Thursday, January 28, 2010

I Love Myself Some Soysage

Soysage meatballs with bread crumbs and parmesan (but not fresh basil--too expensive in the winter) from Vegetarian Times:


Did you know that I don't eat meat? Because I don't (unless we're on a long car trip and I'm feeling vulnerable and there are chicken strips at the Dairy Queen that we've stopped at, but really, how often does that happen?). I also try not to craft with or wear animal products unless they're recycled (I use wool roving, but I know its source, and glue? Ugh, don't get me started on glue).

Even though I loooooong to dye silk scarves with Kool-aid. Does anyone know if there's an animal-friendly fabric equivalent to silk?


Anonymous said...

Okay...just because I can, I googled "animal-friendly fabric equivalent to silk" and got this:


A lesser-known, eco-friendly fiber is soy silk, which is made from tofu-manufacturing waste. Soy protein is liquefied and then extruded into long, continuous fibers that are cut and processed like any other spinning fiber. Because soy has high protein content, the fabric is much more receptive to natural dyes — eliminating the need for synthetic dyes. Soy silk is 100% biodegradable.

In 1941, automobile pioneer Henry Ford, a strong proponent of soybeans, wore the first “soy suit” made of 25 percent soy fibers and 75 percent wool fibers. Today, the South West Trading Company, Inc. (SWTC) features SOYSILK®, a soy fiber and yarn used for spinning, knitting, crotchet, and weaving. Jonelle Raffino, President of SWTC, Inc., said the fabric is “as soft as cashmere.” Soy silk also wicks away moisture and has a soft, gentle drape.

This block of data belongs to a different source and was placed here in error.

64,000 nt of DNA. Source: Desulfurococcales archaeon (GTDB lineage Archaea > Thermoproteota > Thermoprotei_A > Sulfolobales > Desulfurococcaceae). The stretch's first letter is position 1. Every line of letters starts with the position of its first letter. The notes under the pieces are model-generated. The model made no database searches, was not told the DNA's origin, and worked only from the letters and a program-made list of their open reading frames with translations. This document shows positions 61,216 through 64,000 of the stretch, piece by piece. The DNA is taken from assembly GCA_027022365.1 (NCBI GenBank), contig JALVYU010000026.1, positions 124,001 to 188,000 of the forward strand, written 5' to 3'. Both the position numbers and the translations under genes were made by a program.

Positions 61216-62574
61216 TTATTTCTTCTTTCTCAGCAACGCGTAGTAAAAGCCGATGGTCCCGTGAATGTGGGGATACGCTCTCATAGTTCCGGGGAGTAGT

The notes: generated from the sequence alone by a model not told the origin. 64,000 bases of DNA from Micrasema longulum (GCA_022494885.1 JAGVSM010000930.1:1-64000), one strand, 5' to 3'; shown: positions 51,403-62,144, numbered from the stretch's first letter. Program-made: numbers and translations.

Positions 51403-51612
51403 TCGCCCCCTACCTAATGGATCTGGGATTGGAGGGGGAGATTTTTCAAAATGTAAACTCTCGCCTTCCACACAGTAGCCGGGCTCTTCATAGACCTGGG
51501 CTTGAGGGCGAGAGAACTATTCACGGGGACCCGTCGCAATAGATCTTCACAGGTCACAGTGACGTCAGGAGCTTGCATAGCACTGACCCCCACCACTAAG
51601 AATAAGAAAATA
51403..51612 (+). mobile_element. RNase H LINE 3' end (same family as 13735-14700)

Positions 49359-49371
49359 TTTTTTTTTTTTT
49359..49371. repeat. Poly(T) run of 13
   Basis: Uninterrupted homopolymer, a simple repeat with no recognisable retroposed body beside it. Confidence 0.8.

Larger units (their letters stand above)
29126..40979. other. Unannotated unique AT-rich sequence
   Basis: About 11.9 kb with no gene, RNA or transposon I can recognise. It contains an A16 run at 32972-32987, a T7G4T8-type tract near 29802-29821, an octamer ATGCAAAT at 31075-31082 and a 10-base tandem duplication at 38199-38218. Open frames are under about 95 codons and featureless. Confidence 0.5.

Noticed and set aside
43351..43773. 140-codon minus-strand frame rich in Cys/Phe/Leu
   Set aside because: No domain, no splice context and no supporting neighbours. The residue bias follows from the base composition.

Uh, and the stuff runs about $25 a yard. *choke!*

julie said...

Holy crap, $25 a yard!?! But silk itself is pretty pricy...sensing another crafting item to save up for.

Unknown said...

And if you get hungry, you can eat your scarf.

julie said...

In this economic climate, that's probably a pretty useful characteristic.

Angela Friedman said...

Why, peace silk, of course! They allow the silk worms to break out of the cocoon before boiling it - it makes for a different texture, but is still lovely. Also, there are bamboo/silk blends which can be nice, too!


julie said...

I'm afraid that I won't use any silk at all--I haven't done extensive research, but I was troubled enough by the concerns raised about peace silk at to decide that it wasn't for me, either.

That texture does feel nice, though. When I was in high school, silk shirts were VERY in--wish I still had some of those to craft with!